Type 2 diabetes is a condition in which the body doesn’t respond to the hormone insulin properly, causing a person’s blood glucose level to become too high. It can cause symptoms such as extreme tiredness and blurred vision, but left untreated, it can lead to kidney failure, foot ulcers, heart disease and stroke. Experts say what you eat can help manage blood sugar levels. But which diet is best?
A low-blood sugar diet would usually be the best option, says Dr Andrew Thornber, chief medical officer at Now Patient.
He explained: “This would include fibre-rich whole grains, like brown rice, oats, and whole wheat bread.
“Also lean protein such as fish, skinless chicken or turkey, tofu, veggie burgers, low-fat cheese, or very lean beef or pork, and eggs maybe two to three times a week.”
When it comes to which foods to keep to a minimum, Dr Thornber lists six.
- Processed foods
- White bread
- High-fat food
Some people may consider including supplements in their diet, but are these effective at controlling blood sugar?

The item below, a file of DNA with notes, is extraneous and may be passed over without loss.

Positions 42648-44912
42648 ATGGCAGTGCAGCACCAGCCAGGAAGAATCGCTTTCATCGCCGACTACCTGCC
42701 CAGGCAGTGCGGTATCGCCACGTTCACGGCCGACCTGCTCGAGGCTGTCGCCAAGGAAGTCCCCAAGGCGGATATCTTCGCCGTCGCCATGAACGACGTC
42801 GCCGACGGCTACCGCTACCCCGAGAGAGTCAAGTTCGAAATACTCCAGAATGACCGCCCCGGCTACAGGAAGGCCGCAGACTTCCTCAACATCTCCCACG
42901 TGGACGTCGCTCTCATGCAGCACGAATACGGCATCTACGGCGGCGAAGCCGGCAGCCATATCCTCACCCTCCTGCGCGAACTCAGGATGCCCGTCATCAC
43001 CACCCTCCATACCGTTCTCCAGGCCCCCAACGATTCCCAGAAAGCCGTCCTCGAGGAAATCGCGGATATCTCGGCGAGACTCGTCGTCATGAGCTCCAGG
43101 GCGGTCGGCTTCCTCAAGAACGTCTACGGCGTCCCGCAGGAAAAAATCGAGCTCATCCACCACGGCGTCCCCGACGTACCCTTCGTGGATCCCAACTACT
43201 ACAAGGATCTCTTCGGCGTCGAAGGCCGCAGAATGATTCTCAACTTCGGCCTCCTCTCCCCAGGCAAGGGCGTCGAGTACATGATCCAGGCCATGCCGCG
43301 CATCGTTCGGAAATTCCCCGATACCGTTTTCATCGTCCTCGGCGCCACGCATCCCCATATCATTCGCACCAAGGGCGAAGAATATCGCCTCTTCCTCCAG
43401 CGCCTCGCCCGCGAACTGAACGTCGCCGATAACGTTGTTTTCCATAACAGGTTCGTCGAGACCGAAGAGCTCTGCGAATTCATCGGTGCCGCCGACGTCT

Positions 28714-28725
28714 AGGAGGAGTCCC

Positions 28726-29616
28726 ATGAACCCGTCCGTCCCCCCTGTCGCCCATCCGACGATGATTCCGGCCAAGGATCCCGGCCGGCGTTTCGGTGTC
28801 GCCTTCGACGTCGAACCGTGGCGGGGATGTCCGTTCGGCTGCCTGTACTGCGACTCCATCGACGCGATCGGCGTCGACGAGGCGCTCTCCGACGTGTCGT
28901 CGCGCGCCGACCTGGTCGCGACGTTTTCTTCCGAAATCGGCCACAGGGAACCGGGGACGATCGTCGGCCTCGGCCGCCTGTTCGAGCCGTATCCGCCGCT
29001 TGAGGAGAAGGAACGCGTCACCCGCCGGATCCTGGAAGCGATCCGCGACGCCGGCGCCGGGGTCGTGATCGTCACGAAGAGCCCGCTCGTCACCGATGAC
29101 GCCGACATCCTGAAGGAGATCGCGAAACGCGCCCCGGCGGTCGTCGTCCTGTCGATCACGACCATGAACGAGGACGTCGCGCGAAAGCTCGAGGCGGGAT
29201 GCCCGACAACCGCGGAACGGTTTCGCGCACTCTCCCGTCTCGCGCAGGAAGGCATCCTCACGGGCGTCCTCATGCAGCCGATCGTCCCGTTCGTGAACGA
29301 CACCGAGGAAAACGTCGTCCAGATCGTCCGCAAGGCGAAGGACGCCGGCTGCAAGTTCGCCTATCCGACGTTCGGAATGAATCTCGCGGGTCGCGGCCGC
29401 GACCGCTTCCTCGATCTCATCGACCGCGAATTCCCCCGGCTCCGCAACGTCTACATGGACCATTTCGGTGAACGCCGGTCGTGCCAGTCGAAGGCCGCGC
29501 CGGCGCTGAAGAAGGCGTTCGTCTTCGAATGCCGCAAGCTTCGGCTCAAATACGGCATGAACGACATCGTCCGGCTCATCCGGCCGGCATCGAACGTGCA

Dr Thornber advised: “Depending on the type of treatment regimen you use to control your diabetes, there are some vitamins and minerals that may be beneficial for your condition.
“As a natural remedy ginseng, may reduce blood sugar levels in people with diabetes, according to preliminary research.
“Studies also show aloe vera, Cinnamon and pro-biotics help manage the symptoms.
“Glucokinase occurs only in the liver, and in sufferers of diabetes its concentration may be extremely low.
“Supplements of biotin may have a significant effect on glucose levels for both type 1 and type 2 diabetics.”
The NHS says there’s nothing you can’t eat if you have type 2 diabetes, you should just eat a wide range of foods – including fruit, vegetables and some starchy foods like pasta – keep sugar, fat and salt to a minimum, and eat breakfast, lunch and dinner every day.
But alongside eating a healthy diet, it recommends being active to lower blood sugar levels.
The health body says you should aim for 2.5 hours of activity a week.
It states: “You can be active anywhere so long as what you’re doing gets you out of breath. This could be fast walking, climbing stairs or doing more strenuous housework or gardening.”